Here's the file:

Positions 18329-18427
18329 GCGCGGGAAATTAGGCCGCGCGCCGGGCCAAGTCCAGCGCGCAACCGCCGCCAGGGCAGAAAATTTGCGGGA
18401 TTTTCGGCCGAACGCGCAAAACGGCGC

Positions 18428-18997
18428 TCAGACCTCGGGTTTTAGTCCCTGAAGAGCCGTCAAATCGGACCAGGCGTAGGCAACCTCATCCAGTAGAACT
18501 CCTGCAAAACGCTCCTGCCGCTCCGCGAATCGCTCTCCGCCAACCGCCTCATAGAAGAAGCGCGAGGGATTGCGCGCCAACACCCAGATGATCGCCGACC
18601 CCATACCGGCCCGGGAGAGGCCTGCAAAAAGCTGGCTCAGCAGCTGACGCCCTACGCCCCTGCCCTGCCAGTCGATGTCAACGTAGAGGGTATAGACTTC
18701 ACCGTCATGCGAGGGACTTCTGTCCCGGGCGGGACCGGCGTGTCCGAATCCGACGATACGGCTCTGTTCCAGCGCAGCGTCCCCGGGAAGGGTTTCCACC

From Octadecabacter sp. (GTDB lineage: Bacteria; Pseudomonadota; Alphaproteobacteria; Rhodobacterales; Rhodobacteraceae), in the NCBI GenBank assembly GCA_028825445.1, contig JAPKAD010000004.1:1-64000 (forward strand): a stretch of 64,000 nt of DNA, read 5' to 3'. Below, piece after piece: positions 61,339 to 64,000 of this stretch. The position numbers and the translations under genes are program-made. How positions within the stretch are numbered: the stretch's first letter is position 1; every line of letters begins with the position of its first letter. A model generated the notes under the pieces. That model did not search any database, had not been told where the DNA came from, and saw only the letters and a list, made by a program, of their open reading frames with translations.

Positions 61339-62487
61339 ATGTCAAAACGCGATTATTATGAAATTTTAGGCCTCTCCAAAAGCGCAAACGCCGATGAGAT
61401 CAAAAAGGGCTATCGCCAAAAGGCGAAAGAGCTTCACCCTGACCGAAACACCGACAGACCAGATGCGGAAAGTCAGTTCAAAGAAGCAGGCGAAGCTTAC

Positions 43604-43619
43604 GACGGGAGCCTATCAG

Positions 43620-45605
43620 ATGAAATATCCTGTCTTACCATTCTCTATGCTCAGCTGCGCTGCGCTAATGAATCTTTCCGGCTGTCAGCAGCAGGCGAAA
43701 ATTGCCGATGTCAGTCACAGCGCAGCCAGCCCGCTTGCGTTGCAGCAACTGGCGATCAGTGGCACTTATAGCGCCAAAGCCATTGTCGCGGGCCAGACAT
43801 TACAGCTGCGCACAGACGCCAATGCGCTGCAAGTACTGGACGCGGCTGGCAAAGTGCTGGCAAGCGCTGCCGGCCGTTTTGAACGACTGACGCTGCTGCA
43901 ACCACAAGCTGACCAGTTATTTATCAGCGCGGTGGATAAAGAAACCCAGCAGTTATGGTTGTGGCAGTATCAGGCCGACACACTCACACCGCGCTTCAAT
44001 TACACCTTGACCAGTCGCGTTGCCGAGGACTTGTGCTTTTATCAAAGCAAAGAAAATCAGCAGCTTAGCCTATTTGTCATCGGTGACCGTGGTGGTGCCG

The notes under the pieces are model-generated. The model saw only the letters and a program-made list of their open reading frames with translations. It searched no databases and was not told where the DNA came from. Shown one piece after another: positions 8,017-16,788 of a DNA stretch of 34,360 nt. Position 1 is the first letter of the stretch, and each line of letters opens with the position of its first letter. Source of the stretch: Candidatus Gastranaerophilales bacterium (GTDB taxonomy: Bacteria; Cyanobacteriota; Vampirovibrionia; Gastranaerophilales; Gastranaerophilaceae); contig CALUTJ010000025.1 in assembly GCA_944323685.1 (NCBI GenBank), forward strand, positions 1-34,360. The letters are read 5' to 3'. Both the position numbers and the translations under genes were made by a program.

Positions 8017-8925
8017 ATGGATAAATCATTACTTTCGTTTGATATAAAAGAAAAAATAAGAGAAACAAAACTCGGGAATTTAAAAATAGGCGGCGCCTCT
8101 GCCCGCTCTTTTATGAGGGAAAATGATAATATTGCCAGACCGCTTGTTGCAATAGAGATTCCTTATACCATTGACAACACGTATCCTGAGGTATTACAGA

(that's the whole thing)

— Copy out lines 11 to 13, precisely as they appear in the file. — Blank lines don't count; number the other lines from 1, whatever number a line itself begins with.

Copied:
61339 ATGTCAAAACGCGATTATTATGAAATTTTAGGCCTCTCCAAAAGCGCAAACGCCGATGAGAT
61401 CAAAAAGGGCTATCGCCAAAAGGCGAAAGAGCTTCACCCTGACCGAAACACCGACAGACCAGATGCGGAAAGTCAGTTCAAAGAAGCAGGCGAAGCTTAC

Positions 43604-43619